I caught two double features in the past month or so featuring the films of noted auteurs.
At the Castro, they screened two Terrance Malick films.
Badlands starring Martin Sheen & Sissy Spacek; with Warren Oates; directed by Terrance Malick; (1973)
Days of Heaven starring Richard Gere, Brooke Adams, Sam Shepard & Linda Manz; directed by Terrance Malick; (1978)
Badlands is screening at the PFA on October 8.
At the Stanford, they screened a five part series of Buster Keaton films every other Friday with Dennis James on the organ. I attended the final Friday of the series. The films were:
Three Ages starring Buster Keaton & Wallace Beery; directed by Keaton; silent with intertitles; (1923)
Steamboat Bill Jr. starring Buster Keaton; directed by Charles Reisner; silent with intertitles; (1928)
The crowd at the Stanford was the largest I'd ever seen there. I arrived 45 minutes before showtime and the line wrapped around the corner. I grabbed a bite to eat and 30 minutes later, the line was still around the corner. They had been letting in a steady stream of people for at least 45 minutes prior to the screening.
Whenever I go to the Stanford Theater, I grab a slice of pizza at Pizza My Heart - one of my favorite pizza joints. I wish they had a location in the City or in northern San Mateo County.
Badlands and Days of Heaven were Terrance Malick's first two feature films. They are similar in tone and style. Of the two, I slightly preferred Badlands but was impressed with both.
Martin Sheen and an impossibly young looking Sissy Spacek play Kit and Holly, two young lovers on the run in Badlands. Based on the Starkweather-Fugate murders, Malick infuses the murderers with an elegiac quality combined with a bittersweet nostalgia for the Midwest United States in the 1950s which happens to be the time and place Malick grew up. The last time I used the word elegiac was in describing Monte Hellman's Cockfighter. The two films are quite different in appearance but evoked a similar emotion - a vague sadness combined with empathy for characters I didn't particularly like.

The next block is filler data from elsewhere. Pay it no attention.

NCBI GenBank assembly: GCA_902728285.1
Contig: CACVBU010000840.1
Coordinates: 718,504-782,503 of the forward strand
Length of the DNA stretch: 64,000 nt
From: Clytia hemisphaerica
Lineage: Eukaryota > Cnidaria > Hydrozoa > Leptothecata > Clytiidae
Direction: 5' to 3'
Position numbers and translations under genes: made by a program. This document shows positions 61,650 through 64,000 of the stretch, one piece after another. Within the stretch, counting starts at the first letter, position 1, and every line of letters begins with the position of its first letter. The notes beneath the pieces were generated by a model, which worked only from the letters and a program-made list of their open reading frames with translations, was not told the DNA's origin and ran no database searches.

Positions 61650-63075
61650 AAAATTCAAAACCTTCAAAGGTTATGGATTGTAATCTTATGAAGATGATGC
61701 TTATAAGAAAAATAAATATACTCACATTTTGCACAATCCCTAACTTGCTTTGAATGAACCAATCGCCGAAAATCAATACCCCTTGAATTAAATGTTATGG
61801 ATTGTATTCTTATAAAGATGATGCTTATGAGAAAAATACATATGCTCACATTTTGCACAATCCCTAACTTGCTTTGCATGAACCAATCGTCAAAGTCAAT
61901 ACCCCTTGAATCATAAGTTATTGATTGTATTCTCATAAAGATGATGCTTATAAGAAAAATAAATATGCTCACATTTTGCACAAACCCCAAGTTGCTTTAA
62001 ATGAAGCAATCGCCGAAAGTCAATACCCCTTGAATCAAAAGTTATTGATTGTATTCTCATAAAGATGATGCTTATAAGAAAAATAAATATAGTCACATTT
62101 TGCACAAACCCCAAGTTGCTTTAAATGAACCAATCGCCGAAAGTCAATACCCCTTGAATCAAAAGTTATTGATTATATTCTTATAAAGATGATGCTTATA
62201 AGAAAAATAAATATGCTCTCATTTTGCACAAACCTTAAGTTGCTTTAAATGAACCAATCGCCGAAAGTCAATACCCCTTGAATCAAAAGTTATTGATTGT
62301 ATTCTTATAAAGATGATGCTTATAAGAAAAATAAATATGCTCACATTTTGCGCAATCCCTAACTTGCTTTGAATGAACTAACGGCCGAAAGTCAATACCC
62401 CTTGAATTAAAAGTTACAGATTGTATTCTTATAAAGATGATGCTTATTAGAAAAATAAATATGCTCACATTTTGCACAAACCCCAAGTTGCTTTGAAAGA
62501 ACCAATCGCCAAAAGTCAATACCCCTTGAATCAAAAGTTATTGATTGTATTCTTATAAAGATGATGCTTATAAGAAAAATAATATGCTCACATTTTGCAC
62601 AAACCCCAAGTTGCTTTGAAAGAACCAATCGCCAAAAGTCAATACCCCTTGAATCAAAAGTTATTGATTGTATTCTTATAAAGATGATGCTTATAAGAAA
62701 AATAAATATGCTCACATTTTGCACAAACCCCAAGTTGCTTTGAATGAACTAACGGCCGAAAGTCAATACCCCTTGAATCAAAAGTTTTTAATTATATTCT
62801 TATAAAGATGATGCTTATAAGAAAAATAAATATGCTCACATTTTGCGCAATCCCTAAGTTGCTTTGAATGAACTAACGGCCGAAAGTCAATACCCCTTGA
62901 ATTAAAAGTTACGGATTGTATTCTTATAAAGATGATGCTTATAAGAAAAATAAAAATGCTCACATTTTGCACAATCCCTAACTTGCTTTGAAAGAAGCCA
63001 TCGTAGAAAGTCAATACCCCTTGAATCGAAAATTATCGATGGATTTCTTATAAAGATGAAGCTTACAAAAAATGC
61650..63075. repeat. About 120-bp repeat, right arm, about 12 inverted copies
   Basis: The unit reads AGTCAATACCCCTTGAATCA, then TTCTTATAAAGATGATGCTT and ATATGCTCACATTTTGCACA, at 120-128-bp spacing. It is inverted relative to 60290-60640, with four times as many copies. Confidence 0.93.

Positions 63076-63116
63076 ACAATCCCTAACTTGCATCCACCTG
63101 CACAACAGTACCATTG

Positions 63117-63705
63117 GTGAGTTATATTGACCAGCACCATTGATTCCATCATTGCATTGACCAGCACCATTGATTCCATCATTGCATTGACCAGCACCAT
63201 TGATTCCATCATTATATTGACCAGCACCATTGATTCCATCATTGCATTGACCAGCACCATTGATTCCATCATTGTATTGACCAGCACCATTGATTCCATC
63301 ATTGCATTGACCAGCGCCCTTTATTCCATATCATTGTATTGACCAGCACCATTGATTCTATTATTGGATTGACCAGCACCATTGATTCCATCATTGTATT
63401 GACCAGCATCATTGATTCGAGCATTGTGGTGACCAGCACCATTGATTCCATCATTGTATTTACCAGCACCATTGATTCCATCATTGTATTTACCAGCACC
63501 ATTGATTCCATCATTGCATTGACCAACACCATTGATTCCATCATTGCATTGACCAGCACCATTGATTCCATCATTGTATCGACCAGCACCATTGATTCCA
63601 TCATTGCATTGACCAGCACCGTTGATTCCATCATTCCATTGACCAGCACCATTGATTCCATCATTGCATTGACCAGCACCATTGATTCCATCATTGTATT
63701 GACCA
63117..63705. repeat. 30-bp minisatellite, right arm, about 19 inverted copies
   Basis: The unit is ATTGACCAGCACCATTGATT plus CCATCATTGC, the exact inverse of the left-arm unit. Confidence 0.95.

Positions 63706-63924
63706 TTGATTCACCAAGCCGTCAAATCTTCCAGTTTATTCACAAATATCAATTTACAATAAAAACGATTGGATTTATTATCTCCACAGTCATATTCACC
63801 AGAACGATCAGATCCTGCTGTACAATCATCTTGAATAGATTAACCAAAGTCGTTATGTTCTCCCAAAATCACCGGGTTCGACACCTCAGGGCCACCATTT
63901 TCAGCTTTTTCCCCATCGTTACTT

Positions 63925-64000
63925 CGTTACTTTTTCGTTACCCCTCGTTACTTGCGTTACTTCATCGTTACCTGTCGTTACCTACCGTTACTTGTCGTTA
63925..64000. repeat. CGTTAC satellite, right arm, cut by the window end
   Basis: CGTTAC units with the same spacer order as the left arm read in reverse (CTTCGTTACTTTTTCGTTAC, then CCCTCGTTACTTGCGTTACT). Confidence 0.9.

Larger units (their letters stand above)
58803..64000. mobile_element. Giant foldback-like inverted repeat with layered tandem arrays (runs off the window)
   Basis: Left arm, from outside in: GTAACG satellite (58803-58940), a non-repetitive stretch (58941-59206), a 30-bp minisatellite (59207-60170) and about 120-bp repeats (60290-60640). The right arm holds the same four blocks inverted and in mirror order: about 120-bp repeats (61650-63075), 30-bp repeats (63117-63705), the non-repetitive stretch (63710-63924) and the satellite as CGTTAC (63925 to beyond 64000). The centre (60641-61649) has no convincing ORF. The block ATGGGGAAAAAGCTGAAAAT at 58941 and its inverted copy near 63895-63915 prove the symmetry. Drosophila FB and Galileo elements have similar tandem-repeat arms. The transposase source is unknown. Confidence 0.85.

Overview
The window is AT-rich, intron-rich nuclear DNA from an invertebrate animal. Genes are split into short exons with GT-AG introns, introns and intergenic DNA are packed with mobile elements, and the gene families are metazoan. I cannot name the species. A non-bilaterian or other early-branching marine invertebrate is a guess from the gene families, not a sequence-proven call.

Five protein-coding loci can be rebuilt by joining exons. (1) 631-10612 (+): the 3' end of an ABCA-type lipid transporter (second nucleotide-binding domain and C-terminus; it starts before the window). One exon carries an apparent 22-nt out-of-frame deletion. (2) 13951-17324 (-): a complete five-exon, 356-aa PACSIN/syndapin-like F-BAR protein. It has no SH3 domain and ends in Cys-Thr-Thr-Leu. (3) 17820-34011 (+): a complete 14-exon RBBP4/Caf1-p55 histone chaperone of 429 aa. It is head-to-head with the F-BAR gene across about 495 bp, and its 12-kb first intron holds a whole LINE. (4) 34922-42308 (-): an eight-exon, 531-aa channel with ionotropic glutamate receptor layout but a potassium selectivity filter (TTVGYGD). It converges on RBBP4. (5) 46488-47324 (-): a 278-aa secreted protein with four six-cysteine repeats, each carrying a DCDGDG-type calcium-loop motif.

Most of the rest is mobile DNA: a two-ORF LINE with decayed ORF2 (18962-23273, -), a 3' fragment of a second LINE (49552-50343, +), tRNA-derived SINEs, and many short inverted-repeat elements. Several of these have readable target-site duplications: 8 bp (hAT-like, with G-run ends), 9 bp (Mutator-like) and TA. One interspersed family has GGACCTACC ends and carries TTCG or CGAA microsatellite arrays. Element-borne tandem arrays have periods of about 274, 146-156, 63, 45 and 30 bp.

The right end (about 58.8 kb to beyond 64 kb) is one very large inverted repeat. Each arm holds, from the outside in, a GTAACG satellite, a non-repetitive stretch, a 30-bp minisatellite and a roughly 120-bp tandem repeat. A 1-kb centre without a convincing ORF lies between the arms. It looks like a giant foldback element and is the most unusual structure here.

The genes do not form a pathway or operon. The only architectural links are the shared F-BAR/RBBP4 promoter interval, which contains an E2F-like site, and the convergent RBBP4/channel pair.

Badlands was improved immeasurably by using Carl Orff's "Gassenhauer" (also known as "Musica Poetica") as its coda and leitmotiff. The xylophone piece was memorable without being obtrusive. Martin Sheen's Kit is an interesting character. Kit begins the film as a garbage man who is two unfocused to even finish his shift. He happens upon Holly. Spacek was 23 when the film was made but played a high schooler. With her freckled face and skinny legs, she looked even younger to me. Holly's father (Warren Oates), forbids the relationship but Kit solves the problem by killing him and then torching the house.
While on the lam, Kit's confidence grows in lockstep with his notoriety; not to mention with each successful murder and escape. However, Holly begins to regret her decisions. The dissension eventually leads to their capture which present the centerpiece scene of the film. Now a celebrity, Kit holds court in front of some soliders or nationaal guardsmen as he is shackled and awaits transport at a military airport in Wyoming. Part press conference, part stand up routine, Kit trades quips and gives out souvenirs to the soldiers. While taxiing down the runway, Kit seems more interested in his legend than impending prison sentence (which turns out to be death by execution).
While ostensibly a film about callous and callow youth, Malick also criticizes the cult of personality. All the while, he does this at a measured pace and with detachment which is at odds with the churning emotions and impatience of his youthful characters. This dichotomy is what gives the film its lyrical and transcendent feel.
Whereas Badlands felt like a Greek tragedy, there is distastefulness at the heart of Days of Heaven. Richard Gere plays Bill, a Chicago steelworker who accidentally kills his foreman during an argument. Bill, his girlfriend Abby (Brooke Adams) and his kid sister Linda (Linda Manz) flee the city by train. The three of them end up in Texas where they land jobs as seasonal farm workers on Sam Shepard's farm. Shepard's character is never given a name.
To avoid gossip, Bill & Abby pretend to be brother and sister rather than a couple. Shepard's character is a wealthy farmer who has little to do with the workers except Abby who he takes a shining to. As his interest in her grows, Bill encourages it as the preparation for a scam. The farmer takes things to a new level when he asks Abby to marry her and Bill goes along with it so as not to spoil their plans. Once, they're married, Abby begins to develop feelings for her husband which threatens the scam.
For his part, the farmer is beginning to suspect that his wife and her brother have an unusually close relationship. In an inspired scene, the farmer goes after Bill with a gun during a locust swarm and controlled grass burn which has gotten out of control. Bill kills in self-defense but is hunted by the police and the farm foreman.